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5 Reasons Why Param Insertion Is Better Than Keyword Insertion

shutterstock_281221427_350This is the third post in a 3-part series, so if you haven’t already read my other posts about Bing Ads param insertion, be sure to check out part 1, where I explain what it is, and part 2, where I give examples of how to use it in your ads.
You might be thinking that keyword insertion is good enough to cover any instances that you want to make your ads more specific but I warn you that there are downsides to keyword insertion that param insertion avoids. Here is my list of reasons why param insertion is way better than keyword insertion.
Misspellings: If you’re bidding on a misspelled keyword, you don’t want that specific phrase to display in your ad. Param insertion allows you to fix the spelling while still referring to the search phrase.
Keyword search is too long: With keyword insertion, you still have a backup phrase to use if the keyword search phrase is too long, however this backup phrase is general enough to be relevant to every keyword in the ad group. By using param insertion, you can automatically just specify the best phrase for that search without relying on the backup phrase.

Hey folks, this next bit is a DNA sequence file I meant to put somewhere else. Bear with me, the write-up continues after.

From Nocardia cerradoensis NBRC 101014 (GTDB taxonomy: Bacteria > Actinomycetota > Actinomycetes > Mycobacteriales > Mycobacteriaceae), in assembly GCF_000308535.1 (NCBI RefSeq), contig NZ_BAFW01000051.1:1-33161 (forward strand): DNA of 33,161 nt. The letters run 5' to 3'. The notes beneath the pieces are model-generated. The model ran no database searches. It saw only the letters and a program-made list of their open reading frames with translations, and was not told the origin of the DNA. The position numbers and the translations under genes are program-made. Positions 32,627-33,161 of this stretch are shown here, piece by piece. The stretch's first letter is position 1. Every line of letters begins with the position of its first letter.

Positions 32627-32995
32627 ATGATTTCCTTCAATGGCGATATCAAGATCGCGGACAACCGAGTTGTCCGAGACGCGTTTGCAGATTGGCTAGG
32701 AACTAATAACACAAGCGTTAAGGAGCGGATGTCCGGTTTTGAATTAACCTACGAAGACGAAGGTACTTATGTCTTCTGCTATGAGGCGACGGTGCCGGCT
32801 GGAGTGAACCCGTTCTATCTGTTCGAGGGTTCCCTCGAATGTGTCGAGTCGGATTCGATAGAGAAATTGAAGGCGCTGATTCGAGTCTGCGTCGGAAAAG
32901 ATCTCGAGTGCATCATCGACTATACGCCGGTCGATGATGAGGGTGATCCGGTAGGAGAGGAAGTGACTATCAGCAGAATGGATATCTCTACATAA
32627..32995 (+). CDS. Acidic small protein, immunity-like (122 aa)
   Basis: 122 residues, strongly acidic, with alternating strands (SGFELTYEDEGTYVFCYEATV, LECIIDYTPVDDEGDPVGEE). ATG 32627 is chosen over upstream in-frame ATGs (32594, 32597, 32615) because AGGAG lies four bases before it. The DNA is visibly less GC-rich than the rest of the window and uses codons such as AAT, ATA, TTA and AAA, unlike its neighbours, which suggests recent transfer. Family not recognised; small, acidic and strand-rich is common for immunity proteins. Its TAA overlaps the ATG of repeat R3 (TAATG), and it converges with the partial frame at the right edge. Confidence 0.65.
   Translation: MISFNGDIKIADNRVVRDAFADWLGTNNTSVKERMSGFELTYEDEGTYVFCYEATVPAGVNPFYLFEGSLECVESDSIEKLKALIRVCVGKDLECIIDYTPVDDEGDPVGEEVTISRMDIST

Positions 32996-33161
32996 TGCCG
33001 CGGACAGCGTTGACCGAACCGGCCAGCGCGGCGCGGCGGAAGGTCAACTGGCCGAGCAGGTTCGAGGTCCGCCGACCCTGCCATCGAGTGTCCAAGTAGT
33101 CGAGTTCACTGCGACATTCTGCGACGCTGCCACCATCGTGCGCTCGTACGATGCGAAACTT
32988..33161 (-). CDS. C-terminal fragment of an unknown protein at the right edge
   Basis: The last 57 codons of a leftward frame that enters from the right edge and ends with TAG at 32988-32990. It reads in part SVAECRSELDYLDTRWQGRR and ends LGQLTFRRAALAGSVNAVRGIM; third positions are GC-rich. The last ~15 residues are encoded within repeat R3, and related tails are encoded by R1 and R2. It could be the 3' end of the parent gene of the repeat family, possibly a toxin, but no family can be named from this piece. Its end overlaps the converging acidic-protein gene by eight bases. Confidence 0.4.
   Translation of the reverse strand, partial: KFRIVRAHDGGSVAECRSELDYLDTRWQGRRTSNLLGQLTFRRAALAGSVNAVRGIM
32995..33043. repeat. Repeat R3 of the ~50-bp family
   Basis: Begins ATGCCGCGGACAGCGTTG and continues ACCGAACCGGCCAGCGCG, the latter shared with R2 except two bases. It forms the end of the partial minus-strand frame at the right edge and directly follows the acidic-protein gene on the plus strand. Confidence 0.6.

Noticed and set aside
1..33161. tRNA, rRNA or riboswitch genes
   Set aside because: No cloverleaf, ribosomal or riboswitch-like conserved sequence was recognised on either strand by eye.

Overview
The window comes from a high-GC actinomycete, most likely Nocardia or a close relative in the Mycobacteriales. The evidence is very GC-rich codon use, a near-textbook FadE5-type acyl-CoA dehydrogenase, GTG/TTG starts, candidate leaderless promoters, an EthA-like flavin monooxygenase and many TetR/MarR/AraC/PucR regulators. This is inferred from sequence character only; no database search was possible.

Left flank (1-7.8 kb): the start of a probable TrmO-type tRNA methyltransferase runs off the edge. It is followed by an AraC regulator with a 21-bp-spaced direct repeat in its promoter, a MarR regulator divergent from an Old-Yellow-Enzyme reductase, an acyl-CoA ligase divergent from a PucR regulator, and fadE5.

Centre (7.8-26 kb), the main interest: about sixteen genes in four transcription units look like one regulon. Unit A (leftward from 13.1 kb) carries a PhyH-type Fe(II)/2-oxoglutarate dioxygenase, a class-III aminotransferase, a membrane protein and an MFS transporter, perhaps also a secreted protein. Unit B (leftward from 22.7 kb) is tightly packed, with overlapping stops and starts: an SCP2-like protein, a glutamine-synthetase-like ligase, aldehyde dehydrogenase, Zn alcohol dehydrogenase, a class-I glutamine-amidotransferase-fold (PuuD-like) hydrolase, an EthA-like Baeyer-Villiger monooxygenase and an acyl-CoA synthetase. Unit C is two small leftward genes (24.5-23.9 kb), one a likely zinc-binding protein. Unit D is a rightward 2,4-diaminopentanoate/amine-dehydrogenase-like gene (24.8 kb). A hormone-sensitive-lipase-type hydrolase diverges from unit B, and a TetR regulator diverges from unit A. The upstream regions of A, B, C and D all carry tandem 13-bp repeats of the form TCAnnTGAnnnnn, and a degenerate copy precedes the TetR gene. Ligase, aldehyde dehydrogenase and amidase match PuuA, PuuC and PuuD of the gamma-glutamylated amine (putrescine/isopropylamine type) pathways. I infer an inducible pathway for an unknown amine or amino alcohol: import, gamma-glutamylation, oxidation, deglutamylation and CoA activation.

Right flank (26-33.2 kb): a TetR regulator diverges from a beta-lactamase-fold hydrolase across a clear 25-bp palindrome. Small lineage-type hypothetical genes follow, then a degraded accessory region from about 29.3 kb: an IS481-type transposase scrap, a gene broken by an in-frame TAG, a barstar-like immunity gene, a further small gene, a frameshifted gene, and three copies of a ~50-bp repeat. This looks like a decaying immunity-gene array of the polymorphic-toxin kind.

Keyword search is something you don’t actually want to say: If someone searches on something that you don’t necessarily want to call out in your ad for whatever reason, you can choose another phrase that is still highly relevant while preventing anything negative/problematic from showing. Examples:

  • Trademarks
  • Competitor’s name
  • Inappropriate words
  • Words like “cheap,” “free,” “reviews”

Color/Size/SKU specifications: If you sell products that come in a wide variety of colors and sizes and people are always searching on those variations, you can include those in your ad text without breaking out tons of ad groups.
Keeping the party balloons theme from my past posts, you could use {Keyword:Party Balloons} in your Balloons ad group to make your ad titles relevant – OR you could use these parameter options instead. Look how much nicer they would read:
keyword vs param insertion
Zip code/Location specifications: Same as above, you can include those specific inquiries in the title without creating multiple ad groups for each.
I hope you enjoyed this 3-part series to have a better understanding of parameter insertion and can now use it in your own Bing Ads account!

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Kelsey Cadogan

Kelsey has been in the digital marketing industry since 2010 with experience working both in-house and agency-side. Her specialty is in paid search marketing although her experience also includes search engine optimization, content marketing and social media marketing. When not in the office or relaxing at home, she can be found at the nearest volleyball court.

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